Women are often strong in ways that are different than men.  Granted there is a lot of crossover - courage, honor, loyalty, virtue, etc.  But what makes a man a strong man is distinct from, if not separate from,  what makes a woman strong.  That's why I use the "scare quotes" around the word strong above so often: because the definition is often questionable.
Further, a dependent woman can make for a good role, well written, and fascinating to watch.  Just as a dependent man can, depending on the story.  A fully fleshed out, interesting character need not be strong or independent.  Grima Wormtongue is a memorable, well-written, and interesting character in The Lord of the Rings.  He's a sleazy little whispering scumbag, but interesting.  He's weak in every way that counts and reprehensible, but he's memorable and well-written.
Let me fill out that ballot for you
If the only woman in your book is a Wormtongue, she's still a great character, even though she's anything but "strong" as most people would define the term.  And ultimately, what we should want and expect from fiction in any format is good writing with interesting, well-crafted characters whatever they may be.  Male, female, neuter, robot, whatever you're writing about write them well and you have done your job.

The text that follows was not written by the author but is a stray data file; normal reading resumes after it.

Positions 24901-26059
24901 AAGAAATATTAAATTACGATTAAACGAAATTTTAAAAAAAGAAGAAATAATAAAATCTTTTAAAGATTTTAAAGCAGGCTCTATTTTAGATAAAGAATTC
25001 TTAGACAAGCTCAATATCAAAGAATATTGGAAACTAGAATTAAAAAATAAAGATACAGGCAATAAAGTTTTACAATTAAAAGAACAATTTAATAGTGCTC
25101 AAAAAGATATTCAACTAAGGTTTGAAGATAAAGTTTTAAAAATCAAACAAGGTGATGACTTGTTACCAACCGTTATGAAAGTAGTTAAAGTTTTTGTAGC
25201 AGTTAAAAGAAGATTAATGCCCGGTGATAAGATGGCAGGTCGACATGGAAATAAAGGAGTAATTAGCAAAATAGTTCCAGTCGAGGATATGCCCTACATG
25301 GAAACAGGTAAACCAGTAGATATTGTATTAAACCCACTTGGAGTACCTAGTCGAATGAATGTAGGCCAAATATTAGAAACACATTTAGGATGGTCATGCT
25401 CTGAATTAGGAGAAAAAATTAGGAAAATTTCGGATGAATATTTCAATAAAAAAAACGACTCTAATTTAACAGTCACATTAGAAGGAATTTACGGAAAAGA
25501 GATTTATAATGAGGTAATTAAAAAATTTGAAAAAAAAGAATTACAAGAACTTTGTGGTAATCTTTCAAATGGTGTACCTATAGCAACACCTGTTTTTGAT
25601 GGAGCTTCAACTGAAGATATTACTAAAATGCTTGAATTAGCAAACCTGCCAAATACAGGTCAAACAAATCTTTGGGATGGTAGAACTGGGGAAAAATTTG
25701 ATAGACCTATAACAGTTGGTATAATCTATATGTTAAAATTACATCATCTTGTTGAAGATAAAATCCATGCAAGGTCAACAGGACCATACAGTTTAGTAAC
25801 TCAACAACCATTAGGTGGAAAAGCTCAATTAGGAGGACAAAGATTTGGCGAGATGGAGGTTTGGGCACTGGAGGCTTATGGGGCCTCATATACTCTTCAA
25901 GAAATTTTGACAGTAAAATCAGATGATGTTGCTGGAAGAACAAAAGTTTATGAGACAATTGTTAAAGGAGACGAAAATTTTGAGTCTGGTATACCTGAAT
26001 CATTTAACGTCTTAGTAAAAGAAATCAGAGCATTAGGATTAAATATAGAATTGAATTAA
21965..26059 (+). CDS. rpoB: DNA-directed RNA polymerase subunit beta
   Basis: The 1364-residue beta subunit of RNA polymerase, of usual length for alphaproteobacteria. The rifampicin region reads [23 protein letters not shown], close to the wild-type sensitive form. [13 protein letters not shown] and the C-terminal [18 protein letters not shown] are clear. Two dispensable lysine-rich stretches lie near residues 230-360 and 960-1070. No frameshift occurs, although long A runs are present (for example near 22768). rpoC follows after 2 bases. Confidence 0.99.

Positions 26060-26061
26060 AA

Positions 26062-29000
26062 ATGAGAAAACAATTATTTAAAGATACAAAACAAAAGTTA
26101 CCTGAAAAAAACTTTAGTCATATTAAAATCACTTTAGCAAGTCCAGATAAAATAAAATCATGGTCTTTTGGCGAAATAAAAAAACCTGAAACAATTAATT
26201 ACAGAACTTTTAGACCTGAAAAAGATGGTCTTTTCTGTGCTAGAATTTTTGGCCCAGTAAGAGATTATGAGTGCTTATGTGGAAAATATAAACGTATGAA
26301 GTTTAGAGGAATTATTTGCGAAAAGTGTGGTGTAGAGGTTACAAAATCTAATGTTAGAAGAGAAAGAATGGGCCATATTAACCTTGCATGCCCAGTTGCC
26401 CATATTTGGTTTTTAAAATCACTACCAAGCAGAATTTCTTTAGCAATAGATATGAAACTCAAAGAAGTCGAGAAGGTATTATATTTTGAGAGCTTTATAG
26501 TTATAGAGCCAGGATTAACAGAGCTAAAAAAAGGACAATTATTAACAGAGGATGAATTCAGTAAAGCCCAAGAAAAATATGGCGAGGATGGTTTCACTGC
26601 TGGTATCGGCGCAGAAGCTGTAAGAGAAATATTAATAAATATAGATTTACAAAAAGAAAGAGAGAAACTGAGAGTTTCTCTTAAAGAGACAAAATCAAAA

This need for female characters to fit a certain feminist (and lesbian)-approved checklist of characteristics is actually destructive to creativity and writing.  I've read several articles recently bemoaning how minor so many female characters are in fiction and cinema.  Guess what: not every character has to be strong, interesting, and fully fleshed out.  All works of fiction will have characters of varying significance and importance.  Some are just the guy at the magazine stand your detective bums a light off of.  Some are the mastermind behind the entire plot.  Demanding every (female) character be deeply significant and important is ridiculous and destructive to writing.
That would mean the entire world would be populated with insignificant background characters all of whom would have to be male and the only women are the main characters.  Guess what the complaint would be then?
A good writer doesn't need this kind of junk.  They know that if the characters are written well, developed, and interesting, they've done their job, even if it doesn't fit someone's identity group checklist.